We will do some things differently next time we make Kimchi.

Matt and I are going to hunt down the actual chili spice used for making Kimchi instead of just using whatever we have on hand. I found it on Amazon and will be ordering some shortly.

We are not going to include a purple cabbage either. This is not our first attempt at Kimchi using traditional cabbages. I think that we will be sticking to Savoy, Napa, and maybe some Bok Choy in the future.

I also think that it would be a good idea to get some jar lids with airlocks and another Crazy Korean container or two just so we can easily take a jar to my Dad and keep the odor down at our house and his.

Conclusion

Crazy Korean containers make more sense for the average person. Unless you have some nostalgia for a crock that you can’t get over, I recommend trying them because they contain the odor of fermenting foods. It can be a very smelly experience.

With a crock, you are probably going to be putting it into jars later anyway. With the Krazy Korean containers, you can keep your fermented foods in the same container the whole time and be assured that it is sealed enough to not let nasty things in.

Crocks don’t go well with the average family refrigerator that is being rummaged in and opened all the time.

They are also not user-friendly. It takes a bit of effort to get out some pickled foods for just snacking on or quick meals throughout the day. So putting Kimchi and other pickled foods in a jar are what most people wind up doing and that is just another step. Plus unless you shell out the money for lids with airlocks, you have to just leave a jar lid a little loose or do what I did and turn the actual lids upside down in the rings to allow for a little off-gassing.

The most affordable way to get started with fermented foods is still the mason jar and airlock lid route, especially if you want to try a lot of different recipes or foods at once. You may find that having a variety of fermenting vessels is the way to go as you explore the world of fermented foods.

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Updated Jan 24, 2020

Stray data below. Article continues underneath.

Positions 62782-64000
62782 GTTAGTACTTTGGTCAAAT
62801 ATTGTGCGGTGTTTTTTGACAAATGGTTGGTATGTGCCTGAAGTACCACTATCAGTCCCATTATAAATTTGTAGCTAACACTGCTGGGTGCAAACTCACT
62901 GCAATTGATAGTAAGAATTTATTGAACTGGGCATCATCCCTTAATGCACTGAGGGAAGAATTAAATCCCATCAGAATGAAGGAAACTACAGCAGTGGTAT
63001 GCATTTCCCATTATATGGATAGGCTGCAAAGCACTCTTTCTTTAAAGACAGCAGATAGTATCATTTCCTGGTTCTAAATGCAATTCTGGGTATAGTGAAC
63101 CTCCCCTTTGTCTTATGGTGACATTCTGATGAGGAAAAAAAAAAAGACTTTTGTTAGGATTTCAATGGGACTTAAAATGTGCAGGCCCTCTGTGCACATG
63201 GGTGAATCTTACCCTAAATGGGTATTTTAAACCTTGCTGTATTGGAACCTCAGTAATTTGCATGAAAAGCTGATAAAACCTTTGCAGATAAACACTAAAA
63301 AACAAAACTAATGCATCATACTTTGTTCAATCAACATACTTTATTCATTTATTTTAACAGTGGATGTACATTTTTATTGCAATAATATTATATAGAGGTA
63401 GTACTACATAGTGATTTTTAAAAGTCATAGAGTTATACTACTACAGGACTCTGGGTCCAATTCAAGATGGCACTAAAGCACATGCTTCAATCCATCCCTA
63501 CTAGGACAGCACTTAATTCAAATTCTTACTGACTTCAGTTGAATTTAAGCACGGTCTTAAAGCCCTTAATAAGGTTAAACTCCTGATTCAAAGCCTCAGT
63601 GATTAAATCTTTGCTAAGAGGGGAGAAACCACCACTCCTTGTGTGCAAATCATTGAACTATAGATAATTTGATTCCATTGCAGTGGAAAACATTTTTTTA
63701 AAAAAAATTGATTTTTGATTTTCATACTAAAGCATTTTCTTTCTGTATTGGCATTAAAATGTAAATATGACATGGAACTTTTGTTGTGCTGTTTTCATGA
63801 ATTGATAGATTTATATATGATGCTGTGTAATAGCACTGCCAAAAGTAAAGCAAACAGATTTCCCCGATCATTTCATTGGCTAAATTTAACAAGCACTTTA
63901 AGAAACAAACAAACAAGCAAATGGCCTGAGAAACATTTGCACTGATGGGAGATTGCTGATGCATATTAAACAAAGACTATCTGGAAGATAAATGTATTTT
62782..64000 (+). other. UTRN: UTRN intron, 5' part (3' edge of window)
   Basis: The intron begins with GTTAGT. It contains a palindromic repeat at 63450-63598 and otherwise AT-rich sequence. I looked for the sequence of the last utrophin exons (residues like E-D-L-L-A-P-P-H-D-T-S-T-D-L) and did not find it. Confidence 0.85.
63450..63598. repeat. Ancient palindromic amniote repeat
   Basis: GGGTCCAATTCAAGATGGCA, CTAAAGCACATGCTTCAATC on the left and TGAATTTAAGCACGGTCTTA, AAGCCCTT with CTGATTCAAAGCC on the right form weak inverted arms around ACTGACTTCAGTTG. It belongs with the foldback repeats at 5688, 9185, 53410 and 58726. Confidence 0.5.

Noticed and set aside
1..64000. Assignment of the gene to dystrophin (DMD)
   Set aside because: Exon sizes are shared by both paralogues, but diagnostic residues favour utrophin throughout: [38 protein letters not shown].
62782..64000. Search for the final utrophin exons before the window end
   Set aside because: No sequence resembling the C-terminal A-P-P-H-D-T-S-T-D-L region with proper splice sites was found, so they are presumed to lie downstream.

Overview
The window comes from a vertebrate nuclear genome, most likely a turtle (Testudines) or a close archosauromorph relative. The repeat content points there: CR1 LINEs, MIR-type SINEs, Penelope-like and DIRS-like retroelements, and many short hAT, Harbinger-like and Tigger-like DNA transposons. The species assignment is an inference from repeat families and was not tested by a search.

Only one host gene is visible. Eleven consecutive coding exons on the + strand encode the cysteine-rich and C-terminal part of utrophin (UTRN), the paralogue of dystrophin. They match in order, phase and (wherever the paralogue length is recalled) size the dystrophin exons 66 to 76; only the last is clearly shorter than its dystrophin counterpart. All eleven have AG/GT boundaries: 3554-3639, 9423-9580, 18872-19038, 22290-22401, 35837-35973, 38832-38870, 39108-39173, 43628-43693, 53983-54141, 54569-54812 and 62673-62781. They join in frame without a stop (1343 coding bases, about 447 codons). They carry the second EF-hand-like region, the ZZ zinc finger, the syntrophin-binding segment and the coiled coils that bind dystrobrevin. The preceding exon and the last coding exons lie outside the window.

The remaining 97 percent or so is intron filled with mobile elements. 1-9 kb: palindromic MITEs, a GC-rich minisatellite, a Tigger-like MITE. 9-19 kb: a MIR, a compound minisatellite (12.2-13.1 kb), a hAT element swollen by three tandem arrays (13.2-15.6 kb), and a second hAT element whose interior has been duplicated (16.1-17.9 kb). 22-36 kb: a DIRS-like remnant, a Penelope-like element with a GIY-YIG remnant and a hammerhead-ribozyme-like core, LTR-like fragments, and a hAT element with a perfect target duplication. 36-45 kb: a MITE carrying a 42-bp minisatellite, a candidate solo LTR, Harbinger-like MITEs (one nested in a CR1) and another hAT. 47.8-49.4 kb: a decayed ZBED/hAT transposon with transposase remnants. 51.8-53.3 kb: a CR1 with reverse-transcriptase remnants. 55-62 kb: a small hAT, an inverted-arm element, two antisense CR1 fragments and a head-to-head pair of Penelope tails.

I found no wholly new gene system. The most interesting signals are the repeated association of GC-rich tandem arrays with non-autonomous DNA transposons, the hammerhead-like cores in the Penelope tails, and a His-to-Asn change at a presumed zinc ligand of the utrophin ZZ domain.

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2 Responses to “A Review of Crazy Korean Fermentation Containers & How To Make Kimchi”

  1. Well, I absolutely CANNOT agree with you on this. I mean the taste. To me, it is not delicious on anything. You like it and I know a few people that also like it. But, to me, kimchi and Nước chấm are absolutely the worst things in the world. I’ll never get the rancid smell of Nước chấm out of my nose after Vietnam.
    But, as to your article, it’s probably useful to those souls that like that stuff. It seems thorough and well-written, I just can’t agree with your assessment of it being delicious.
    Have a great day and keep writing those articles.

    Reply
  2. I am not sure if the instructions on your ‘crazy Korean container’ said to put in the fridge after such a short time, but I suspect that is why you didn’t get it as sour as you would like. In the fridge, fermentation essentially stops. If there is any action left, it’s so slow as to barely count. I would only put any of them in the fridge when totally happy with the sour level. The bacteria don’t like being cold. Sometimes in the summer it’s ready for me in three days, but winter temps also slow things down as does higher salt amounts and certain veggies take longer. So, that all being said, taste should be your indicator vs. just a set schedule. 🙂

    Also, for kimchi, I prefer to go closer to what I perceive as more traditional ingredients ,but I also don’t follow strict traditional process. I use mason jars or a large 1 gallon jar to make it, and it sure does stink! but it tastes heavenly to me. I have sourced locally some great Korean type pepper to use, as we have large Asian populations near me. I put in lots of garlic, and use green onions not white. I only use napa cabbage, as red cabbage and white cabbage take much longer to ferment and I want my recipe to have a nice even crunch. I do find that kimchi doesn’t last as long if you like it to have a bit of crunch left. couple months, vs. traditional sauerkraut that can last a year or more and still retain decent crunch. Otherwise, your recipe is pretty close to what I do.

    Reply